It's the biggest lie on the web. When most people click the box that says "I have read and understood the terms of service," they haven't. And according to a new report from the children's commissioner in England, that's especially problematic for children and teenagers.
The report, called "Growing Up Digital," found kids often sign up for a lot more than they imagined — from how their personal data is handled to what they can and can't do online. A big part of the report focuses on how so many sites and services online are controlled by companies that, in the commissioner's view, have "too little responsibility towards children."
The report says after 20 minutes of reading, the 13-year-olds had only gotten halfway through the current terms and conditions and were begging to be allowed to stop. It also suggests that, even though they'd read the terms, they didn't necessarily understand what they meant for their privacy.
For one, the simplified version was a lot shorter than the original. As opposed to 17 pages and 5,000 words, the simplified version was presented on a single page and was just under 900 words. Word choice was another difference. There are a number of ways to measure the readability of a document where you measure the total number of words, the length of sentences and the number of syllables.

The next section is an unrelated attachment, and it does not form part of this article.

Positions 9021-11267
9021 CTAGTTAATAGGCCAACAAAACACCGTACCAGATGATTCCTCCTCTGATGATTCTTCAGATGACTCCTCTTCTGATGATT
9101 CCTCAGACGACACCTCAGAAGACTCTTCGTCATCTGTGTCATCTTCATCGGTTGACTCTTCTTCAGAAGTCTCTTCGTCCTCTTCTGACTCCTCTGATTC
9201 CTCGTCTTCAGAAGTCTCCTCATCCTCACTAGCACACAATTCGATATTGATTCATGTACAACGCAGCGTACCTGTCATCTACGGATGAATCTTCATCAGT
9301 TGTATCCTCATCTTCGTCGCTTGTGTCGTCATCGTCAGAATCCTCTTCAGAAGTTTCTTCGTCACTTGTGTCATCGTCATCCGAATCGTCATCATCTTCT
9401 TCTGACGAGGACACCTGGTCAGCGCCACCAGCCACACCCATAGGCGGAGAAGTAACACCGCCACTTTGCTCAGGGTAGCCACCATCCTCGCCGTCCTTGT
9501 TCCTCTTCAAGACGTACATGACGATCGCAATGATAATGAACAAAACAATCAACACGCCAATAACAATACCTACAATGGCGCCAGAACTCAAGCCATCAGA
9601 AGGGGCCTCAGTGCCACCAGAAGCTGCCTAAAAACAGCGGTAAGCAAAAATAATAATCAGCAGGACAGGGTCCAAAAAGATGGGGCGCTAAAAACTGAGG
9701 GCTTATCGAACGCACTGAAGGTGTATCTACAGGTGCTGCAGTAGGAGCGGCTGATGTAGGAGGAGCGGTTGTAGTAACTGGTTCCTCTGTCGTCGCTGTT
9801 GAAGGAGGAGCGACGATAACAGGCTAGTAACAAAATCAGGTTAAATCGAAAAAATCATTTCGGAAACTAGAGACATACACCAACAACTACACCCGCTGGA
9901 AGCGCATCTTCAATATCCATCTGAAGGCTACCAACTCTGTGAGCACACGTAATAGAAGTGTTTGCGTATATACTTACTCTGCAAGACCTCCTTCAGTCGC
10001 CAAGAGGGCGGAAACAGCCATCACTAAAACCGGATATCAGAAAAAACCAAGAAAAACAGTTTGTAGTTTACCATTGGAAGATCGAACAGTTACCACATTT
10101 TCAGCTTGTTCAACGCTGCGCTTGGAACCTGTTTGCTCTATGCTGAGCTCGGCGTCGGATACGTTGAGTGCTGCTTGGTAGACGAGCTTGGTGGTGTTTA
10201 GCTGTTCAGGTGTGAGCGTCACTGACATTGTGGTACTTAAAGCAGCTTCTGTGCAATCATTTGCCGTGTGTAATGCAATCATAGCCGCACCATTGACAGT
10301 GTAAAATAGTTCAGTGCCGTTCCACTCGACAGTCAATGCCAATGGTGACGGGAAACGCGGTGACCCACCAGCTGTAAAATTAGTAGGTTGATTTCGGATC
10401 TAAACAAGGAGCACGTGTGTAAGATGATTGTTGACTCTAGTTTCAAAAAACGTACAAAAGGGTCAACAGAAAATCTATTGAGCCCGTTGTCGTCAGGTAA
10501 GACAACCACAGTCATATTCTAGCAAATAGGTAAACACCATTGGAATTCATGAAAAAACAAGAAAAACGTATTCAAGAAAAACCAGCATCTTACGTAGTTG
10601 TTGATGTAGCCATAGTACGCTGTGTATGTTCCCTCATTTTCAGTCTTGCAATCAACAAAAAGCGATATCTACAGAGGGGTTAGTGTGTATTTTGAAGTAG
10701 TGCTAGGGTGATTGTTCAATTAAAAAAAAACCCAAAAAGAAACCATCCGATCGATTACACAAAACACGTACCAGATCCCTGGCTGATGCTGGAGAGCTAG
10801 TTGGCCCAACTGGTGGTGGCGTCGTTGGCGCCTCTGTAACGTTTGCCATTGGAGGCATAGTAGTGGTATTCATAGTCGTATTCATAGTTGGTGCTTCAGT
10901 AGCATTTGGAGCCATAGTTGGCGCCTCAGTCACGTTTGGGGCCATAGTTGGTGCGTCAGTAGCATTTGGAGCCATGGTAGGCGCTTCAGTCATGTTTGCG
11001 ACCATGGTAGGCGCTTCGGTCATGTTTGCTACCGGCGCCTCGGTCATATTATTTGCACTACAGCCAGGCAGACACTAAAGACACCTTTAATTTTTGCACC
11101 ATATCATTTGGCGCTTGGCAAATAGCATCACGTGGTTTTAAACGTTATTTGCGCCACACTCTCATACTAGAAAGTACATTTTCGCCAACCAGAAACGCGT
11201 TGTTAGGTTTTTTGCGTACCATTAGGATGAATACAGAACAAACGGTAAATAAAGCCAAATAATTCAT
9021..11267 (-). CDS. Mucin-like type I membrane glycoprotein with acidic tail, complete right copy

Afia said: "When we showed them the simplified one-pager, their reactions were really different and they were saying things like 'Oh my gosh, I didn't realize that's what they were doing. It's a bit creepy. Why should they be allowed to do all of this with my stuff?' And even some people saying: 'I am going to think twice about using these kinds of sites.'"
Would more people actually read the terms of service if they were simpler?
Recent research out of York University suggests "information overload" is a significant negative predictor of whether someone will read the terms of service when they sign up for a new service. It also found that, when presented with terms of service that should take an average adult 16 minutes to read, the few people who bothered to read it spent on average only 51 seconds. So, most adults don't read the terms of service, and most adults will likely continue to not read the terms of service.
But for children, who are particularly vulnerable — especially when it comes to online privacy — the hope is that simpler, more straightforward policies can at least encourage more people to read and understand and to spark conversations with parents and other adults about online privacy and safety.